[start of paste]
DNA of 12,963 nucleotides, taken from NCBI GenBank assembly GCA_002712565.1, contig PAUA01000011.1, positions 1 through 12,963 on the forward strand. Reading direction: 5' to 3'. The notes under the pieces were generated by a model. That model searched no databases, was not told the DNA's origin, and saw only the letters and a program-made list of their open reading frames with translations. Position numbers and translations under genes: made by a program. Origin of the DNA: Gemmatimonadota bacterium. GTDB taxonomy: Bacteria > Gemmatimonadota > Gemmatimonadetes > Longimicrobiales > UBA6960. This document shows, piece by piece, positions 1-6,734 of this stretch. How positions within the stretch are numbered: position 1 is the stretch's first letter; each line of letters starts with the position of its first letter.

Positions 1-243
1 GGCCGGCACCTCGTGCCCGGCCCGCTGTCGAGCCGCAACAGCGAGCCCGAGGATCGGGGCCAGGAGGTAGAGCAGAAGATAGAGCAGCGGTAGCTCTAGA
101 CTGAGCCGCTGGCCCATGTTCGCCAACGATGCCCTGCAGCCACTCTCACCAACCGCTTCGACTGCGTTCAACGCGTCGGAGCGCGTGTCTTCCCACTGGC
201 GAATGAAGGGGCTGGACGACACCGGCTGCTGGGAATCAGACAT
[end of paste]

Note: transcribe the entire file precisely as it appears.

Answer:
DNA of 12,963 nucleotides, taken from NCBI GenBank assembly GCA_002712565.1, contig PAUA01000011.1, positions 1 through 12,963 on the forward strand. Reading direction: 5' to 3'. The notes under the pieces were generated by a model. That model searched no databases, was not told the DNA's origin, and saw only the letters and a program-made list of their open reading frames with translations. Position numbers and translations under genes: made by a program. Origin of the DNA: Gemmatimonadota bacterium. GTDB taxonomy: Bacteria > Gemmatimonadota > Gemmatimonadetes > Longimicrobiales > UBA6960. This document shows, piece by piece, positions 1-6,734 of this stretch. How positions within the stretch are numbered: position 1 is the stretch's first letter; each line of letters starts with the position of its first letter.

Positions 1-243
1 GGCCGGCACCTCGTGCCCGGCCCGCTGTCGAGCCGCAACAGCGAGCCCGAGGATCGGGGCCAGGAGGTAGAGCAGAAGATAGAGCAGCGGTAGCTCTAGA
101 CTGAGCCGCTGGCCCATGTTCGCCAACGATGCCCTGCAGCCACTCTCACCAACCGCTTCGACTGCGTTCAACGCGTCGGAGCGCGTGTCTTCCCACTGGC
201 GAATGAAGGGGCTGGACGACACCGGCTGCTGGGAATCAGACAT